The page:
- "The Johns Island site, Hernando County, Florida". 1950. (A.K. Bullen and Ripley P. Bullen). American Antiquity 16:23-45.
- "History along route AlA". 1951. (Ripley P. Bullen). Florida Highways 19(9):22-23.
- "Certain small triangular arrow points". 1951. (Ripley P. Bullen). Bulletin of the Massachusetts Archaeological Society 12:64-66.
- "An archaeological survey of Amelia Island, Florida". 1952. (Ripley P. Bullen and J.W. Griffin). Florida Anthropologist 5:37-64.
- "The famous Crystal River site". 1953. (Ripley P. Bullen). Florida Anthropologist 6:9-37.
- "The transitional period of Florida". 1959. (Ripley P. Bullen). Southeastern Archaeological Conference, Newsletter 6:43-53, 59-62.
- "Ceramic periods of St. Thomas and St. John islands, Virgin Islands". 1962. (Ripley P. Bullen). The William L. Bryant Foundation, American Studies, Report 4.
- "Archaeological research at Grenada, West Indies". 1964. (Ripley P. Bullen). American Philosophical Society, Yearbook 1963, pp. 511–514.
- "Archaeological chronology of Grenada". 1965. (Ripley P. Bullen). American Antiquity 31:237-241.
- "Florida West Coast from Crystal River south". In "The transition from Archaic to Woodland: a symposium." 1966. (Ripley P. Bullen). Southeastern Archaeological Conference Newsletter 10:10-11.
- "Two ancient Florida dugout canoes". 1967. (Ripley P. Bullen and H.K. Brooks). Quarterly Journal of the Florida Academy of Sciences 30:97-107.
- A guide to the identification of Florida projectile points. 1968. (Ripley P. Bullen). Florida State Museum, Gainesville, Florida. (50 pp.)
- "Beveled stemmed points from Tampa Bay". 1969. (Ripley P. Bullen). Florida Anthropologist 21:89-90.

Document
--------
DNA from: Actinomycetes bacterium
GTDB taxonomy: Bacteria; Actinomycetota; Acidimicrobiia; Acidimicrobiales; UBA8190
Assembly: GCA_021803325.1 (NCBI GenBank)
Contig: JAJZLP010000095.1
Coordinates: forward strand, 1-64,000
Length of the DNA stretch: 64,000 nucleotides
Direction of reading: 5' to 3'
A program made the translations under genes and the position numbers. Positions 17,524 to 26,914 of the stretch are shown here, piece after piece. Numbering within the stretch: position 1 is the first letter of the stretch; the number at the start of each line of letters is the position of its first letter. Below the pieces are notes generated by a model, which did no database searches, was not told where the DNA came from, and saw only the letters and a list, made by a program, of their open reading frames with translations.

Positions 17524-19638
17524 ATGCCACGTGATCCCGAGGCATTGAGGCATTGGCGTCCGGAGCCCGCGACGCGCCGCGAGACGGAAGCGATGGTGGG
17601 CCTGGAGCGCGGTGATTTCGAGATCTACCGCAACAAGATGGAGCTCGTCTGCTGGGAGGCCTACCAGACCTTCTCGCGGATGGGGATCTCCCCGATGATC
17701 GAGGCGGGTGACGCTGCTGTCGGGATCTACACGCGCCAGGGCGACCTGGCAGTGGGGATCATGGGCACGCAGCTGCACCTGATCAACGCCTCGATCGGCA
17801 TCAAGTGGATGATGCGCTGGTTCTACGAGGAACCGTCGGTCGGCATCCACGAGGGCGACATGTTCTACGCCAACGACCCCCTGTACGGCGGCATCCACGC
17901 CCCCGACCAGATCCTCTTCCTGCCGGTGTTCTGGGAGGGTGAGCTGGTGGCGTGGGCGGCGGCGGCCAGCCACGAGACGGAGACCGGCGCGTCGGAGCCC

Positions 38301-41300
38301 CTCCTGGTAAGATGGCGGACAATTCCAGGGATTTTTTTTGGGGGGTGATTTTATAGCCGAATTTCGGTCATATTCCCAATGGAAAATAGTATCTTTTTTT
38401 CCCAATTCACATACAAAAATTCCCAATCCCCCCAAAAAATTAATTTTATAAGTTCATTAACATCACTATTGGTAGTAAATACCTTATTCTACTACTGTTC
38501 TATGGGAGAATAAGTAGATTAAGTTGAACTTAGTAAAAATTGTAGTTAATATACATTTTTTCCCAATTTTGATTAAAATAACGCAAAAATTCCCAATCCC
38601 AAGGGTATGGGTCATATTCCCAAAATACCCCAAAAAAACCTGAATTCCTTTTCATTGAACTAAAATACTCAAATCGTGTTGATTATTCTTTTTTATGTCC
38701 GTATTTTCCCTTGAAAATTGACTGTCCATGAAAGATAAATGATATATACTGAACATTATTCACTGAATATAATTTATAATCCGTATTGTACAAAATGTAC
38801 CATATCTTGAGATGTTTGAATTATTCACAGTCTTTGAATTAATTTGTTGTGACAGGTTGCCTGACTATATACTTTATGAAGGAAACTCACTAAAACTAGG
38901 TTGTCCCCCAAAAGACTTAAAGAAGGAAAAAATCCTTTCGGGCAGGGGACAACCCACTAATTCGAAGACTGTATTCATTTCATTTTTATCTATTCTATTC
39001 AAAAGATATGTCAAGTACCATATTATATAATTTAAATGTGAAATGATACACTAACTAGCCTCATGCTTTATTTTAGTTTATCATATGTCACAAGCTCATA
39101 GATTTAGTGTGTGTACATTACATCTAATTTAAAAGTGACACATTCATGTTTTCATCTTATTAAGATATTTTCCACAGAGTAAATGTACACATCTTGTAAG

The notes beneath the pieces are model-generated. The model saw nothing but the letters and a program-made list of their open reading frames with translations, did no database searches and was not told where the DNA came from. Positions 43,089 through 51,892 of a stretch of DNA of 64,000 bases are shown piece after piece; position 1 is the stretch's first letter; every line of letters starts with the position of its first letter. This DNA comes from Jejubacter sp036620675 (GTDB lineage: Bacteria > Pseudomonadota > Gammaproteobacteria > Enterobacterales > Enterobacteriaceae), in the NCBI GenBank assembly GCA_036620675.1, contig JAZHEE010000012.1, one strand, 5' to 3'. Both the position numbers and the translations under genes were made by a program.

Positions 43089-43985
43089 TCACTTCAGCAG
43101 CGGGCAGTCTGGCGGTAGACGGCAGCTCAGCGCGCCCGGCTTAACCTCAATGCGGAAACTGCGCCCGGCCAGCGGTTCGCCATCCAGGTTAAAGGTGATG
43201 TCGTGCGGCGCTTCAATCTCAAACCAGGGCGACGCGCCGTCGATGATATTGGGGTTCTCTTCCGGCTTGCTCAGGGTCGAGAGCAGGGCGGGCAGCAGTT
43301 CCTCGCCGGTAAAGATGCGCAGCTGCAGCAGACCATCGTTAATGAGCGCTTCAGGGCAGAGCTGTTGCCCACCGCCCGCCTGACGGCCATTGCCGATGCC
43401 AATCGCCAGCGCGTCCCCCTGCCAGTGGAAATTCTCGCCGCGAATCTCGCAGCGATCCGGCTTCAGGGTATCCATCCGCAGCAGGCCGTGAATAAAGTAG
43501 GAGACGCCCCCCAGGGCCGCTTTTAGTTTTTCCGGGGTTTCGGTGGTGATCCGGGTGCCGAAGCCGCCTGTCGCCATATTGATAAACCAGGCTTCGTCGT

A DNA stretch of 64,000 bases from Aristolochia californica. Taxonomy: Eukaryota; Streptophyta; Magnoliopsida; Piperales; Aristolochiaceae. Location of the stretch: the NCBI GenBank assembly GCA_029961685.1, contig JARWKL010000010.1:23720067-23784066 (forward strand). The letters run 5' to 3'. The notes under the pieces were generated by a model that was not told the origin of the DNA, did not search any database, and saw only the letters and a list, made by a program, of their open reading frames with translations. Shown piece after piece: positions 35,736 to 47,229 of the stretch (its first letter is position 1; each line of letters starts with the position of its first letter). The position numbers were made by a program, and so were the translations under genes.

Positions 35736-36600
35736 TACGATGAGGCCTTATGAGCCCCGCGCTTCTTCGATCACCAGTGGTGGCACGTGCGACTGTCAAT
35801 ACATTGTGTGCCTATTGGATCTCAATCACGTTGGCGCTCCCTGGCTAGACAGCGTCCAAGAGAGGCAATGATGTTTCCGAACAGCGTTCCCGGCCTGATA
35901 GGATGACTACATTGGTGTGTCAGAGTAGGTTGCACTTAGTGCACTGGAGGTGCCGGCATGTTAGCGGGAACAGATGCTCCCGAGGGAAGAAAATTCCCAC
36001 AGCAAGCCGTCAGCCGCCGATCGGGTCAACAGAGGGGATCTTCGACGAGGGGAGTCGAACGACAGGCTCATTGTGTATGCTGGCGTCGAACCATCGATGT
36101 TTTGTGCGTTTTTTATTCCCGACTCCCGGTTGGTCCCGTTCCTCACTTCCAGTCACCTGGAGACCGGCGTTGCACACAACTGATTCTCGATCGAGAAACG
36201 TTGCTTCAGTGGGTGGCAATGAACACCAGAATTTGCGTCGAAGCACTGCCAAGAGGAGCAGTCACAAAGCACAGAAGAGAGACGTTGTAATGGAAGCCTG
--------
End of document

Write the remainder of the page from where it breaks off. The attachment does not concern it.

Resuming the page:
- "A worked mammoth bone from Florida". 1970. (Ripley P. Bullen, S.D. Webb and B.I. Waller). American Antiquity 35:203-205.
- "Archaeology: Caribbean area". Handbook of Latin American Studies. 1971. (Ripley P. Bullen). University of Florida Press, Gainesville. 33:61-66.
- "The Sarasota County Mound, Englewood, Florida". 1971. (Ripley P. Bullen). Florida Anthropologist 24:1-30.
- "An engraving tool from north Florida". 1972. (Ripley P. Bullen and M.T. Wallace). Florida Anthropologist 25:131-132.
- "The Orange period of peninsular Florida". In Fiber-tempered pottery in southeastern United States and northern Columbia: its origins, context, and significance. 1972. (Ripley P. Bullen). Florida Anthropological Society, Publications 6:9-33.
- "Pre-Columbian dogs in the Lesser and Greater Antilles". Proceedings of the Fifth International Congress for the Study of Pre-Columbian Cultures of the Lesser Antilles, Antigua. 1974. (Ripley P. Bullen and M. Mattioni). pp. 162–165.
- "Were there pre-Columbian cultural contacts between Florida and the West Indies: the archaeological evidence". 1974. (Ripley P. Bullen). Florida Anthropologist 27:149-160.
- A guide to the identification of Florida projectile points. 1975. (Ripley P. Bullen). Kendall Books, Gainesville. (62 pp.)
- "Culture areas and climaxes in Antillean prehistory". Proceedings of the Sixth International Congress for the Study of Pre-Columbian Cultures of the Lesser Antilles, Guadeloupe. 1976. (Ripley P. Bullen and A.K. Bullen). pp. 1–10.
- "Pre-Columbian trade in eastern United States as viewed from Florida". 1978. (Ripley P. Bullen). Florida Anthropologist 31:92-108.
- Figueredo, Alfredo E. Ripley Pierce Bullen 1902-1976: a memoir. St. Croix Archaeology. (5 pp.) Retrieved Mar 26, 2011, from http://www.stcroixarchaeology.org/files/A_Memoir_-_Figuerdo.htm
- Wilkerson, Jeffery K. 1978. Bullen, Ripley, Pierce 1902-1976. American Antiquity. 43:4:622-631.
- Florida Museum of Natural History. "History of the Florida Collections." Retrieved Mar 26, 2011, from http://www.flmnh.ufl.edu/flarch/history.htm
- Bullen, Adelaide K. Bibliography of Ripley P. Bullen. 1978. Kendall Books.
- Bullen, Ripley P. 1968. A guide to the identification of Florida projectile points. Florida State Museum, Gainesville, Florida. (50 pp.)